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Tuesday, January 19, 2021

Maritime Logistics Professional

November 24, 2020

50 Years from Now: Perspectives from Marty Klein

Side scan sonar inventor and long-time MATE competition judge and supporter Marty Klein speaks to the all-female ROV team from Saudi Arabia during the 2017 international event. Photo courtesy MATE II

Side scan sonar inventor and long-time MATE competition judge and supporter Marty Klein speaks to the all-female ROV team from Saudi Arabia during the 2017 international event. Photo courtesy MATE II

"50 Years From Now" was published in the Oceanology International 50th Anniversary Edition published by Marine Technology Reporter. Here we present insights from one of the legends in the field, Martin Klein. (*Editor's Note: This was written prior to the COVID-19 pandemic)



  • Martin Klein Looks Back:
    “When I started my business, I had no background in management and I would seek help from people I admired. One of the things I wrestled with was if and how to make long range plans. At a lunch at one of the ocean conferences I asked one of my mentors his thoughts about long-range plans. He leaned back in his chair, thought a bit, and said “Well, y’know Marty, if we were having this conversation in 1900 you would have to be able to predict two world wars, a great depression, the atomic bomb, the rise and fall of the Soviet Union, Mao, computers and many other things. Do you think you could do that?" After a long chat we agreed that you do have to plan but you also have to keep alert about current trends and imaginative about the future.”

Martin Klein with the Klein Associates Side Scan Sonar MK-300. Photo Courtesy of the MIT Museum




  • Martin Klein Looks (50 Years) Ahead:


It feels rather arrogant, but I will give this a try.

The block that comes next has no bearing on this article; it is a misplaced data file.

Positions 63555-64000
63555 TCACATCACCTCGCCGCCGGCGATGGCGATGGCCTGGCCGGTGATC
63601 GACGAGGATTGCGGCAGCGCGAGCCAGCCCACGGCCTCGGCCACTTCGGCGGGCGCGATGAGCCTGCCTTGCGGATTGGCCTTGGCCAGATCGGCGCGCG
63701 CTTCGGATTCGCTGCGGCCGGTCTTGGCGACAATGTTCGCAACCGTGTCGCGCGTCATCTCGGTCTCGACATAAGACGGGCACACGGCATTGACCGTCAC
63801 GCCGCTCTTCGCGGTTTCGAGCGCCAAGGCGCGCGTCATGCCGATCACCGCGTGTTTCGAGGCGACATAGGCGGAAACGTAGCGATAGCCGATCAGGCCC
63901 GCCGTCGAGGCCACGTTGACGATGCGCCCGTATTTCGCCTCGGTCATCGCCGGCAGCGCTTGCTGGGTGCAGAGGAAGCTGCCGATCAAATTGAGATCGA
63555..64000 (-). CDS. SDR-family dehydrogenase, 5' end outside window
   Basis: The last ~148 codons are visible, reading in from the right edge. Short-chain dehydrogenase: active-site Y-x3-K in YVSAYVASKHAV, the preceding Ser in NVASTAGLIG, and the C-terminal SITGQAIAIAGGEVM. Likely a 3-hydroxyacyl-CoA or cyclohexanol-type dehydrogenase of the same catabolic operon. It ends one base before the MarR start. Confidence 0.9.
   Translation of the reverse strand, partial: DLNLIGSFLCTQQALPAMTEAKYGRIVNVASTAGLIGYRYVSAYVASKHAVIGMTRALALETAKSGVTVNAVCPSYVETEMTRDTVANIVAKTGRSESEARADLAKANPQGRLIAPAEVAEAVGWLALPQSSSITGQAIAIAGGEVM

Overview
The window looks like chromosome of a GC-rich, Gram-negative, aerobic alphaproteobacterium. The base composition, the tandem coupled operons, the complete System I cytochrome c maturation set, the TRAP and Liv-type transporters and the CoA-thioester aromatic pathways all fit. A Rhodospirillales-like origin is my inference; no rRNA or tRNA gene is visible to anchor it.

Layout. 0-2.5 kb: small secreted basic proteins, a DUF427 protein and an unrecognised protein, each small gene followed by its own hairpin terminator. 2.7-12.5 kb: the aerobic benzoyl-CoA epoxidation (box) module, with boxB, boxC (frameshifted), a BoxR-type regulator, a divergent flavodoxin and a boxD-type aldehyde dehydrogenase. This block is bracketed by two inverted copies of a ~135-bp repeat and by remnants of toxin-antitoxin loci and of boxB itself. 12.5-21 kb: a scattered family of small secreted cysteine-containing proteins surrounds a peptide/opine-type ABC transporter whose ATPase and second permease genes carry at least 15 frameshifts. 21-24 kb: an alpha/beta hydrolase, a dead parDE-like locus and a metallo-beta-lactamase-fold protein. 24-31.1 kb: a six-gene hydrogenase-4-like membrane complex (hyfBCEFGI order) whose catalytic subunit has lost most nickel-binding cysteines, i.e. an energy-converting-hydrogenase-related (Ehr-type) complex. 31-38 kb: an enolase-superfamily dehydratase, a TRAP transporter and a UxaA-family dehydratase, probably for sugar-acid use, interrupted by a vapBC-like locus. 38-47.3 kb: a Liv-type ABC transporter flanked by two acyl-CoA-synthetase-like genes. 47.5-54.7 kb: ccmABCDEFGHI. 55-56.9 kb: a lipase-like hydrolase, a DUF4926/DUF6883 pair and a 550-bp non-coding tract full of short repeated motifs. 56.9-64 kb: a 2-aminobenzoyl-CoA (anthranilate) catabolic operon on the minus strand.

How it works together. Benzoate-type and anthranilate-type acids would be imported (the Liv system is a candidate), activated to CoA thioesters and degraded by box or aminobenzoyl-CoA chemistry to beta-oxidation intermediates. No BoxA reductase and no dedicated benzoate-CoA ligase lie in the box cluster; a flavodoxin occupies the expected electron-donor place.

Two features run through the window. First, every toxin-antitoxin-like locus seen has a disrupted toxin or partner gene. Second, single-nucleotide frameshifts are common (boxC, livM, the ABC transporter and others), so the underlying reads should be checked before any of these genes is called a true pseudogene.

We will figure out, hopefully before it is too late, that, as Sylvia Earle says, “No water, no life. No blue, no green.” We will learn to be respectful stewards of our ocean and our planet.

Up until now we have used sound and light to observe the ocean. We know about these phenomena because we evolved with ears and eyes. There are serious shortcomings to using these waves – bending, attenuation, dispersion, etc. Some genius will discover new kinds of waves do not have these constraints. Then we will truly be able to be “Making the Ocean Transparent” (a mantra I have been using for years). This will include everything below the seabed.

We will figure out how to change human anatomy to live underwater, starting with artificial gills and eventually accelerate our evolution to incorporate new capabilities and sensors into our own bodies.

We will have cities under the ocean that can be self-sufficient if necessary.

Much of our work in the ocean still centers on “defense”. We have giant submarines circling the oceans armed with unimaginable weapons of destruction. For our survival we will have to learn to truly live in peace and to renounce war.

We will make significant strides in battery technology (perhaps a practical fusion reactor) so that undersea vehicles and devices will have unlimited run time.

Personal human-occupied submersibles will become commonplace and will have many uses including recreation, transportation and exploration.

Harnessing tides and waves and wind and other technologies as practical energy sources will help end our dependence on non-renewable resources.

We will make many discoveries about human maritime history and learn that humans traveled the globe long before Columbus. We will discover ancient submerged civilizations.

We will have new forms of underwater vehicle propulsion and drag reduction that will make all motion underwater much more practical and efficient.

We will finally learn to have real two-way communication with dolphins, whales and other undersea creatures.

We will have new materials for underwater construction that do not have the corrosion problems of steel.

We will figure out how to have successful, safe, sustainable offshore mariculture/aquaculture.

We will devise methods of large-scale desalinization to create unlimited fresh water for human/animal consumption and agriculture.

We will continue to have larger areas of the ocean declared as marine sanctuaries.


  • To read the full "Oi 50th Anniversary Edition" CLICK HERE:
  • To register for the Oi Connect Virtual Conference, CLICK HERE: